Ding! Ding! Ding!
Announcer: Oooh, immediately Dr. Thrift takes a jab to the head. That’s immediately followed-up with an uppercut. Now a few body blows, oooh, and down goes Dr. Thrift. He stumbles to his feet after a seven count. The referee is looking at him. And it looks like the referee is going to stop this bout! It’s over! The IRS has won this battle. Dr. Thrift will live to fight another day but today, he took a major beating.
That’s how I felt yesterday. I’m sure many of you probably felt the same. For others, you had the privilege of not having to fight any battle. Well, I wouldn’t consider it a privilege as you let Uncle Sam take some extra punches throughout the year. You might feel that getting a large refund is a blessing but in reality, it probably isn’t as great as you might think.
Are you living paycheck to paycheck? Do you find yourself struggling to pay debts? Do you wish you could start an emergency fund but can’t find any extra money? Today I want to encourage you to look at how much of a refund you received and consider getting it during the year instead of in a lump sum next year.
According to Tom Anderson of CNBC, as of April 9, 2015, the IRS had paid 77 million refunds already for the 2014 tax year. The average refund was $2,815. Some quick division reveals that on average, those receiving refunds this year could have pocketed an extra $234.58 per month. That would have been helpful to those who are struggling. It’s best to not receive or owe anything when you file your taxes. I know it feels nice to get a large check from the IRS each year but think about how much that extra money each month could help. I am not going to beat you up on this as I’m still feeling a little sore myself, but think about what you do when you get that large refund. If you are like most people, you use it to buy something. Let’s begin today to use that money throughout the year to help us get traction in our financial lives.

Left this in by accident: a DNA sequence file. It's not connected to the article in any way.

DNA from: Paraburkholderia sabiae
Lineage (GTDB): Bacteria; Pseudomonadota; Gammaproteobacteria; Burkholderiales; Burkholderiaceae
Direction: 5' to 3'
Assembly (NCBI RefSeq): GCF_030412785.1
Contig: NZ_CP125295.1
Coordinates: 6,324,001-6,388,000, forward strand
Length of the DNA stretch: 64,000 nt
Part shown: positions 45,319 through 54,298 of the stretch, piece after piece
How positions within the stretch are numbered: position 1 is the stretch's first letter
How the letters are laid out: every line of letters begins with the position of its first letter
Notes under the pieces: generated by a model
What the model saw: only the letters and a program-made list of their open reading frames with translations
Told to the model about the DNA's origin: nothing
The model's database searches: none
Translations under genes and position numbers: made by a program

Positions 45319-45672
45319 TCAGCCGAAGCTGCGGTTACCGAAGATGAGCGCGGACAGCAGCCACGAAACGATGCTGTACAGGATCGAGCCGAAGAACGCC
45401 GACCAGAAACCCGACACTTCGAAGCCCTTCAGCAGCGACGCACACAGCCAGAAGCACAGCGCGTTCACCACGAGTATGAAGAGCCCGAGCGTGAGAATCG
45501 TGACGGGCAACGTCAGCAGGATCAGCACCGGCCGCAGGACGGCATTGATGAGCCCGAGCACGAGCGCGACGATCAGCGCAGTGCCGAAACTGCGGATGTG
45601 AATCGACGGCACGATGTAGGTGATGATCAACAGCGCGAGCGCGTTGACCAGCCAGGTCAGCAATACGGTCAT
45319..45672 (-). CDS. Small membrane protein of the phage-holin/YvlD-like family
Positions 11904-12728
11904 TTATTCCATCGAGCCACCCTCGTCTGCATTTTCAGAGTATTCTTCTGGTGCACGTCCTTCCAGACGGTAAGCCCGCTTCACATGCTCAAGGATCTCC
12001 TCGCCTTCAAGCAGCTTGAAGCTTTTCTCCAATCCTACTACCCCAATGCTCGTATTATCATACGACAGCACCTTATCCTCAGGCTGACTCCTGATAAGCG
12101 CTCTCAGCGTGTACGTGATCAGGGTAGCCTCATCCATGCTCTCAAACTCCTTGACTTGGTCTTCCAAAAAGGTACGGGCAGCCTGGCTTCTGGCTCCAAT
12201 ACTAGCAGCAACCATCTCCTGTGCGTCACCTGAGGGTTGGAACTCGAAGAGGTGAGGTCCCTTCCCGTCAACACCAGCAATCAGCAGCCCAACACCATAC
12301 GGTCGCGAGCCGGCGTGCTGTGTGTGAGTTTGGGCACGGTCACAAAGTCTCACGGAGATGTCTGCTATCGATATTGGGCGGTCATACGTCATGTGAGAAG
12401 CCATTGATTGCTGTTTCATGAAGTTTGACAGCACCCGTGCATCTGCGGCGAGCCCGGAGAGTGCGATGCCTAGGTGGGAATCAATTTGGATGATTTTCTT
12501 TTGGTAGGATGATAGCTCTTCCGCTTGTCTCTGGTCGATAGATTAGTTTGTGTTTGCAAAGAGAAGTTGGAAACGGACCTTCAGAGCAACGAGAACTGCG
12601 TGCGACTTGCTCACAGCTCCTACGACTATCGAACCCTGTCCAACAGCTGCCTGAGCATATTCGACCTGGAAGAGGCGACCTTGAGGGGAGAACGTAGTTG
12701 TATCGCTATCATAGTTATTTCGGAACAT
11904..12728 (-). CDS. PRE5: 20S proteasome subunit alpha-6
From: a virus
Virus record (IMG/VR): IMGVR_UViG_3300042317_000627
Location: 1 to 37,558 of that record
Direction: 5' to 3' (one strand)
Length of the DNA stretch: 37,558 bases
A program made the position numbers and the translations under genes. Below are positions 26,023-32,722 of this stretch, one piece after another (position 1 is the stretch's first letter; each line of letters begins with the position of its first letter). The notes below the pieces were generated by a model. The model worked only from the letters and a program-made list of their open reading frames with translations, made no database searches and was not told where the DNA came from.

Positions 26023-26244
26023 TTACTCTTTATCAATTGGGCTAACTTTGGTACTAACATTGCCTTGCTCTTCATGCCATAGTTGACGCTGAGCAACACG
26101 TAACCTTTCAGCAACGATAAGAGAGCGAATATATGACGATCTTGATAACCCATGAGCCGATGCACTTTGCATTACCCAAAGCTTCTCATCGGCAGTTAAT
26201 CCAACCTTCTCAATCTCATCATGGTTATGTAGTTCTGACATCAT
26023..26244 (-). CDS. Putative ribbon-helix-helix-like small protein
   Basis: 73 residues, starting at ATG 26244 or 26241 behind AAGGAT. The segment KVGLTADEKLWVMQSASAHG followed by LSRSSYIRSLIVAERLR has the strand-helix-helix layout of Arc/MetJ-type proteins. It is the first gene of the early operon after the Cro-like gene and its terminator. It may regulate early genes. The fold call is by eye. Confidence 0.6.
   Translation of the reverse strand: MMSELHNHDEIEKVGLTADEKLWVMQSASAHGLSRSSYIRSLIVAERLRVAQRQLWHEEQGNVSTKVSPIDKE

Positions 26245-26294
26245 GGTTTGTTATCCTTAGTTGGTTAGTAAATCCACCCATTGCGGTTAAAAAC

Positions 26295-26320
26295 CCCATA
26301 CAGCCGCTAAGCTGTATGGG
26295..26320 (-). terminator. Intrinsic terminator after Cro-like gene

So today’s tip is for you to go to your Human Resource officer, boss, or manager and request to complete a new W4 form. Here is a link to it if you want to complete it ahead of time. Increase the number of dependents by one and turn it in to have the amount withheld for taxes reduced. Next, divide your tax refund for 2014 by the number of paychecks you receive annually. This is the amount your taxes can decrease per paycheck and still break even when you file your next tax return. On your next paycheck stub, look to see what the difference is in federal taxes withheld or look at how much your paycheck increased. Compare that number to the amount you determined you can gain each paycheck to break even.
- If they are close, you are done. Put that money to work for you by paying debts, saving for emergencies, etc.
- If it decreased too much meaning you are now getting back too much per month, complete another W4. Leave everything the same except line 6 where you will write the amount needed to break even. Feel free to add a little extra to this amount if you want to be sure you don’t owe. It’s okay to get a refund of a few hundred dollars but you don’t want to get back more than that.
- If it didn’t decrease enough, complete another W4, add another dependent and repeat the process. You might find on the next check that too much is taken out in which case you can then use the bullet above.
Put a plan in place to use that money to pay down debt or save for emergencies. As for me, time to start training for next year’s fight.
Is there an online calculator of some kind that will work instead of changing my W4’s so many times to find the breakeven point?
Give this a try coachbarden. http://www.irs.gov/Individuals/IRS-Withholding-Calculator Let me know how well this works for you.